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A powerful statement from Nintendo of America President and COO Reggie FILS-AIME about what business they are in, and who they are competing against:
He counted the exact number of minutes per day and said that outside of the time a consumer spends eating, sleeping, working, and going to school, “all of the rest of that time is entertainment time. That’s what I compete for, minute by minute. That time you spend surfing the Web, watching a movie, watching a telecast of a conference: that’s all entertainment time we’re competing for. My competitive set is much bigger than my direct competitors in Sony and Microsoft. I compete for time. When I do that, I have to be creative and innovative in order to win that battle.” — Ars Technica interview, Oct. 3, 2018
Granted this is not just PR material, it’s a very educated positioning and explanation on the fact they don’t sell products, games or electronics. The end value of Nintendo is entertainment. Which means they compete as directly with Netflix, as they do with Microsoft or Sony. And as such matching feature for feature with other gaming consoles is not the end game, but rather a short-sighted trap.
As many professionals in my field, I get this question a lot: « What is the most common misconception about innovation? » The short answer is that most of the time, innovation is discussed and operated as a single thing. It’s not. It’s a complex blend of diverse forms of « innovations » that obey different rules, different mindsets and requires different tools.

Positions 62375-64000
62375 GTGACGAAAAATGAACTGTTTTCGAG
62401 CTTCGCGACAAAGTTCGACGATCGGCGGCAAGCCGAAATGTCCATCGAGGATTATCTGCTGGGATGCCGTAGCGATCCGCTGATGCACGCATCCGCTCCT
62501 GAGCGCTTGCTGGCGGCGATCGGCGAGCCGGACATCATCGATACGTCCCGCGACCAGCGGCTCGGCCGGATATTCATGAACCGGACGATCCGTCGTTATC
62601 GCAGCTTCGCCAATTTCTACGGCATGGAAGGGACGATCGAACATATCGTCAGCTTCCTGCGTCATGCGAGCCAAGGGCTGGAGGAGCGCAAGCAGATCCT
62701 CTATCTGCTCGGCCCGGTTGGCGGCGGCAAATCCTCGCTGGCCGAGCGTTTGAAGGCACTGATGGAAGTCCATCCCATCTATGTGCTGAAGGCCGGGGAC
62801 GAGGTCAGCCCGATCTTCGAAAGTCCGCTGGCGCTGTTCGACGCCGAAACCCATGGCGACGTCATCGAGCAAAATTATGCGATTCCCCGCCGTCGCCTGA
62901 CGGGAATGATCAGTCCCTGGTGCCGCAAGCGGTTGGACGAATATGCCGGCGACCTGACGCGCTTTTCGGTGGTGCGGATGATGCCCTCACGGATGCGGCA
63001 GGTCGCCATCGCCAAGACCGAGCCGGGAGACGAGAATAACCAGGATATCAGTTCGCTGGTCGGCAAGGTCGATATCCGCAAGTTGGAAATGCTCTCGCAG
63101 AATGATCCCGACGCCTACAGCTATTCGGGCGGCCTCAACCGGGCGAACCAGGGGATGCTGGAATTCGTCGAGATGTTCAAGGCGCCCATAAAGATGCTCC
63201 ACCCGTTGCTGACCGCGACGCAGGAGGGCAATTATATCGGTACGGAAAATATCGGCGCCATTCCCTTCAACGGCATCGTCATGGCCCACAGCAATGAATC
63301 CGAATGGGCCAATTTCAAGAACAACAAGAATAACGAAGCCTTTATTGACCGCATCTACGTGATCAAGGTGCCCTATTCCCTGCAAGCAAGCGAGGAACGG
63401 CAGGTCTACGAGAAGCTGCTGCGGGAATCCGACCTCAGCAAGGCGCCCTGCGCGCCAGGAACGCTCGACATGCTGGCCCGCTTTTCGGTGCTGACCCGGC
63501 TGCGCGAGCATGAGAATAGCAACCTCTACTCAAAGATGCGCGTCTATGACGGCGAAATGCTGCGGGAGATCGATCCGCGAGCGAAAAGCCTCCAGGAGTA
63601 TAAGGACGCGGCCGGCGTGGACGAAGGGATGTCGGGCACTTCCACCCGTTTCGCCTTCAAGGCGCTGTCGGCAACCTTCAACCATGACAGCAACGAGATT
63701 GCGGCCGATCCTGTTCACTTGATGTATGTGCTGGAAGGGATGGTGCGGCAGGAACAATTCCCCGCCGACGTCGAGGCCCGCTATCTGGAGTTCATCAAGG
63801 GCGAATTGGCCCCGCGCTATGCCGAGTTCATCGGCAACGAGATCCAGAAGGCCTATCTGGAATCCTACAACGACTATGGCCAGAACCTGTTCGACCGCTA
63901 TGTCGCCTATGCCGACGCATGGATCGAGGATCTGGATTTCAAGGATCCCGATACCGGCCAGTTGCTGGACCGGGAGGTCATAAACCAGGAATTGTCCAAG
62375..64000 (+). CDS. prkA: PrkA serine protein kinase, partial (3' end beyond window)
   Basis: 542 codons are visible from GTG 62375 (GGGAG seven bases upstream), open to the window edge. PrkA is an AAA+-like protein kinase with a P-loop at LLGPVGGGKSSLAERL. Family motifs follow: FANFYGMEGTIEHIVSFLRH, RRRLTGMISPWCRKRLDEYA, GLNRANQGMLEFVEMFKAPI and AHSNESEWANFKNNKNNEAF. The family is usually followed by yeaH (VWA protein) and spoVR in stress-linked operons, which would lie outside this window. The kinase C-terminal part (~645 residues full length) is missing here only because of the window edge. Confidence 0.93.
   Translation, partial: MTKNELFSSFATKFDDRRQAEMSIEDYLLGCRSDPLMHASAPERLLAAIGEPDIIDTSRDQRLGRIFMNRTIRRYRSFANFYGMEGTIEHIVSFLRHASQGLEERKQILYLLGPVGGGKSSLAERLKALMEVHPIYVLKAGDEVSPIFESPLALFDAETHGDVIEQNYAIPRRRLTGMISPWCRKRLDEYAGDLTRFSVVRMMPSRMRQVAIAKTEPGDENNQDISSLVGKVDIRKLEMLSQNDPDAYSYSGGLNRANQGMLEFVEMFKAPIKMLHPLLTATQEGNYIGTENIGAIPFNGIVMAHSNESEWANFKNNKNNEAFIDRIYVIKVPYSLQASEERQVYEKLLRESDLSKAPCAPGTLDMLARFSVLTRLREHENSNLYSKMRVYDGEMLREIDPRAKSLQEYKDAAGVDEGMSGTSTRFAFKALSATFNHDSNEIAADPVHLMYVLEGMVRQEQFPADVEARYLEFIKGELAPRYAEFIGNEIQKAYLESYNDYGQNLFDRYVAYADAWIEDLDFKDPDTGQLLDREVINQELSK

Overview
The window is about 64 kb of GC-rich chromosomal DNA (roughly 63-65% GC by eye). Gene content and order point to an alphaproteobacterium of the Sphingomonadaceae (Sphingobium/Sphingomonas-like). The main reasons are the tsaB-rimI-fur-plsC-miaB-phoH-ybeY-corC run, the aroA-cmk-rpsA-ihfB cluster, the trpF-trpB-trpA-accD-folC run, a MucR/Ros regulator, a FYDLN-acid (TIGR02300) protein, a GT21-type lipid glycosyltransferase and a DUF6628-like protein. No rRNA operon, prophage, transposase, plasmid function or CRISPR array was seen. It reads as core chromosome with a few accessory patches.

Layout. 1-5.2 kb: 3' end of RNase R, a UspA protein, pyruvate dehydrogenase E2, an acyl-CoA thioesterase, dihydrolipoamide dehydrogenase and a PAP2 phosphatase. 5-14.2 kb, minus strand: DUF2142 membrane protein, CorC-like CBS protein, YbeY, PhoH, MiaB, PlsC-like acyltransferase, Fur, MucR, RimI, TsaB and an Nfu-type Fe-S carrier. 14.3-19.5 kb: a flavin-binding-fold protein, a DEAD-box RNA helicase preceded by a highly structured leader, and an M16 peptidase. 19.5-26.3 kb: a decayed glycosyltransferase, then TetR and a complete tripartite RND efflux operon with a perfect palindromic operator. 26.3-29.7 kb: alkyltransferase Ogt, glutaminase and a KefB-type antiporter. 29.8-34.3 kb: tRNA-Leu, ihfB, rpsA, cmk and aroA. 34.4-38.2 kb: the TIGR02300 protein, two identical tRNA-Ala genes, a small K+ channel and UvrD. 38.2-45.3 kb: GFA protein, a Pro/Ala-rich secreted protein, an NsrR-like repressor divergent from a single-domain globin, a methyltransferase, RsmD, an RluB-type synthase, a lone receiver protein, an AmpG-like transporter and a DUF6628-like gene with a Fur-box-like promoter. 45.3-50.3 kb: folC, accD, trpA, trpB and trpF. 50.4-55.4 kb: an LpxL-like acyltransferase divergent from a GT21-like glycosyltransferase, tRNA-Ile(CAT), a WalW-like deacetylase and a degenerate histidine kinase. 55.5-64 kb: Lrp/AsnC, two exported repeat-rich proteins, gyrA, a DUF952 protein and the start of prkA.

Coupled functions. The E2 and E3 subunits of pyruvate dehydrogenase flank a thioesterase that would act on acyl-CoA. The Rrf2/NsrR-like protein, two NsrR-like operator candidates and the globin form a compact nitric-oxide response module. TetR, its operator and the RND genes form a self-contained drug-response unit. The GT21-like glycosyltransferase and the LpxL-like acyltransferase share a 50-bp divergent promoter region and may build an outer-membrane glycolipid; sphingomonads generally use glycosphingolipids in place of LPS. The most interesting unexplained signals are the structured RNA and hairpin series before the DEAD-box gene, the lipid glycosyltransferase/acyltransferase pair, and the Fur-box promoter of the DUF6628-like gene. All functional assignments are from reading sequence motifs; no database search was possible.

I published already a few things about the notion of opposable marketing, which to frame it simply, just asks the question: do you say something meaningful to your market?
Being cost-efficient, having good quality, paying attention to customers, etc. All that means nothing. Because no one does the opposite of that. If no one markets the facts they sell over-expensive products that are dangerous to consume because they don’t care about who buys them, why would you waste your time explaining you don’t do that?
We will discuss key shifts in world transport, mobility and logistics markets with a very exciting and comprehensive programme. I’ll be flying in and out pretty much, but in case you are there and want to meet I’ll be more than happy to find the time. : )